Consumer Price Index (CPI) figures released by the Australian Bureau of Statistics (ABS) for June 2021 show headline inflation spiked over the quarter by 0.8% to an annual rate of 3.8%.
While the headline rate was greater than the Reserve Bank of Australia's inflation target of keeping core inflation between 2-3% over the medium term, the underlying statistically-adjusted measures including the trimmed mean (the average percentage change after stripping 15% off each side of the ordered expenditure class distribution) and the weighted median (the seasonally-adjusted percentage change at the middle percentage change in the ordered expenditure class) remained below the target range at 1.6% and 1.7%, respectively.
The ABS attributed the quarterly spike in national headline inflation to factors including a rise in automotive fuel driven by a recovery to global oil prices following COVID-19 lockdowns, annual increases to private health insurance premiums, and rises to fruit and vegetable costs due to a shortage of pickers and extreme rainfall events on the east coast of Australia including the impact of Cyclone Niran on banana production.
Accordingly, the pundits are expecting this spike in headline inflation to be only temporary.
Across capital cities, the highest annual headline CPI increases were recorded in Darwin (+6.1%), Brisbane (+4.9%) and Canberra (+4.8%).
Breaking down headline inflation by category for Brisbane shows that the largest annual increases were recorded for furnishings, household equipment and services (+18%), transport (+11.8%), alcohol and tobacco (+6.5%), and health (+5.6%).
Property prices have been rising also at a much greater rate than consumer price inflation across the nation.
The most recent national Residential Property Price Indexes from the ABS shows that over the year to March 2021 the weighted average of residential property prices across Australia's capital cities grew by 7.5% over the year, while the largest annual increases by capital city were recorded in Canberra (10.9%), Hobart (10.2%), Perth (9.0%), and Brisbane and Adelaide (7.5%).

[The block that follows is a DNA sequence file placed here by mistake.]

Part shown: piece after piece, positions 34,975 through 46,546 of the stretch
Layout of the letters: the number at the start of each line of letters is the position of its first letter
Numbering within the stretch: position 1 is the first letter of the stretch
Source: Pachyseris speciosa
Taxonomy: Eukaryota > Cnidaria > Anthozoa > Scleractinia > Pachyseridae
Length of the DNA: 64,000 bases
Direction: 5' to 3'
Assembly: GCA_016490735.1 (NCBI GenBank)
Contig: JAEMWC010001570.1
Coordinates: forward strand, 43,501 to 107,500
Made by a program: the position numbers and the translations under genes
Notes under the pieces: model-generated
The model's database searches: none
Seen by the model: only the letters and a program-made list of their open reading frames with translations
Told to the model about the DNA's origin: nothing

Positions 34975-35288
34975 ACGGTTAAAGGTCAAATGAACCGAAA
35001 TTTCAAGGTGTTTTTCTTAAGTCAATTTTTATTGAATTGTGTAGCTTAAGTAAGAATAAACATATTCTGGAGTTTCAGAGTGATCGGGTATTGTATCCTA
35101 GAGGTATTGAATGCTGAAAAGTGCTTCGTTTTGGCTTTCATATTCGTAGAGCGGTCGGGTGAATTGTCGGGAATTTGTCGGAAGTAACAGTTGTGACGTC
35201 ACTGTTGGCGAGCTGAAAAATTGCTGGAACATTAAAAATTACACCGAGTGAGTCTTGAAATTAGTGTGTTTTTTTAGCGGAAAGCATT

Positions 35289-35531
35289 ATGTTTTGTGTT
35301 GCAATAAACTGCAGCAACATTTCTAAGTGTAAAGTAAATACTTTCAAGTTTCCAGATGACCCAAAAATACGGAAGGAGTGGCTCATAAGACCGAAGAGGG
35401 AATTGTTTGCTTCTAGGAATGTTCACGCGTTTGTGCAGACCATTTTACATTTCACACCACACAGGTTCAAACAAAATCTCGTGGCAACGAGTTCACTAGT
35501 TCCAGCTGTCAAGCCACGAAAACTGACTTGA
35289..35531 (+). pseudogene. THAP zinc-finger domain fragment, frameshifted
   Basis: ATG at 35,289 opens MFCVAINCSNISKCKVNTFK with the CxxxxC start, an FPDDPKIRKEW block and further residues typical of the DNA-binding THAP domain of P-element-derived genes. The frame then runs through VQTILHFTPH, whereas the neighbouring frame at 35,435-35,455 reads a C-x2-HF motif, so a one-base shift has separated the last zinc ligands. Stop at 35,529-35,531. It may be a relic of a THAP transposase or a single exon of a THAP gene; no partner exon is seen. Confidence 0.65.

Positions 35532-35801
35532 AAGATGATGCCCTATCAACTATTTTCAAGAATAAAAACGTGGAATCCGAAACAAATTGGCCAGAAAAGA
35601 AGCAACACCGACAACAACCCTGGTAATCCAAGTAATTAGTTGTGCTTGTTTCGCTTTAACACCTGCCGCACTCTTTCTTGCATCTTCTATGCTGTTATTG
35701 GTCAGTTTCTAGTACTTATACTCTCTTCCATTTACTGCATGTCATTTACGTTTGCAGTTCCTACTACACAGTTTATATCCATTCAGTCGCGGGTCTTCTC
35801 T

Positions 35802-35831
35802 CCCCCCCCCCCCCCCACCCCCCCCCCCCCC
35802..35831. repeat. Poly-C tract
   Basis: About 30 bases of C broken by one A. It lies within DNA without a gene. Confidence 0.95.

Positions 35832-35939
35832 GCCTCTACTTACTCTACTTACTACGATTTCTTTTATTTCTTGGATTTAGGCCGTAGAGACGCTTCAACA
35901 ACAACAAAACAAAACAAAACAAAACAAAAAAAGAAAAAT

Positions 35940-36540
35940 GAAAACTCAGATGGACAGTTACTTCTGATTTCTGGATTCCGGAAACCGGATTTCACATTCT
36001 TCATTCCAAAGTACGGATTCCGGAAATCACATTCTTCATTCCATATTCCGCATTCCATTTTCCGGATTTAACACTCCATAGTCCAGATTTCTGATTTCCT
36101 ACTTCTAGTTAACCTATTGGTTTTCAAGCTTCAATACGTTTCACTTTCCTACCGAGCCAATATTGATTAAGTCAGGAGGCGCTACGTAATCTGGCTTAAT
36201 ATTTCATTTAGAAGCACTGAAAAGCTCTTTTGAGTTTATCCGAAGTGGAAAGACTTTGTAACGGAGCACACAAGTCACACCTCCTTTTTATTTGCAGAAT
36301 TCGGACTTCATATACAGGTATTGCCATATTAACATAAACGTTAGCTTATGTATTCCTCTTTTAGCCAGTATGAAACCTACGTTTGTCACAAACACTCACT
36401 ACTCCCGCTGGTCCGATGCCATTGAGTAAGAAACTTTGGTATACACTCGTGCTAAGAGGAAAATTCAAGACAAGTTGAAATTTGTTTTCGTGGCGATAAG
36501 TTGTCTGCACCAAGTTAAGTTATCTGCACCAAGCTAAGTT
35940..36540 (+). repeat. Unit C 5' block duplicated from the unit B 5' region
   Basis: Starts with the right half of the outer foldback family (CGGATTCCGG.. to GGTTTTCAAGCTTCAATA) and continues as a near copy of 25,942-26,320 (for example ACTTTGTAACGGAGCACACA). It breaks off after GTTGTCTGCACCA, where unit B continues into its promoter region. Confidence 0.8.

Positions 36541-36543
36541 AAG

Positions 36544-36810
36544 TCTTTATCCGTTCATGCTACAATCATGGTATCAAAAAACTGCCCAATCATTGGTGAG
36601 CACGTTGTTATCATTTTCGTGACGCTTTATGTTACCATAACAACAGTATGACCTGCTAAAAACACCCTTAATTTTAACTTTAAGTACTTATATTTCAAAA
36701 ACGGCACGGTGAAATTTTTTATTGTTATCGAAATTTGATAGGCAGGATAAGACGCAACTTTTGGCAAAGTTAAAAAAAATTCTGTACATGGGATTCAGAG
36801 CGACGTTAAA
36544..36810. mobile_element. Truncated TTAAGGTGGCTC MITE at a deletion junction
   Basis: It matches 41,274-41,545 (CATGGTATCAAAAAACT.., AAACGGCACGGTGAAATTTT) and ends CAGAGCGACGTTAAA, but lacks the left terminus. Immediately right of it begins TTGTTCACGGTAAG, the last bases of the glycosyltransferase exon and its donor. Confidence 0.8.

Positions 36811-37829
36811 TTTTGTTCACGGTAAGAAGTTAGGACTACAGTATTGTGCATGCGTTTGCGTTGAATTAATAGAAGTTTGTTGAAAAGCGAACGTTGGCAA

While home owners and investors have benefited by rising asset prices over the year, however, wage growth remains subdued across the nation.
Looking at Queensland in particular, while public sector wage growth had been rising at a faster rate than in the private sector for most of the last five years it has grown at a relatively slower annual rate than the private sector over the past two quarters.
Moreover, annual wage growth in both Queensland's private and public sectors has been below Brisbane CPI inflation for the past two quarters also, with annual inflation to June 2021 recorded at 2.0% for the private sector and 1.3% for the public sector.
Finally, looking at wage growth nationally by industry sector to June 2021, the highest annual growth rate was 2.6% recorded for workers within Other services, which the ABS notes "includes a broad range of personal services; religious, civic, professional and other interest group services; selected repair and maintenance activities; and private households employing staff".
Other industries where relatively higher annual wage growth was recorded than the 1.8% national rate for all industries includes Professional, scientific and technical services (2.5%); Construction (2.2%); Education and training (1.9%); and Health care and social assistance (1.8%).
Industries where the lowest relative annual wage growth was recorded includes Arts and recreation services (0.9%); Administrative and support services (1.0%); Rental, hiring and real estate services (1.1%); Information, media and telecommunications (1.2%); and Electricity, gas, water and waste services (1.3%).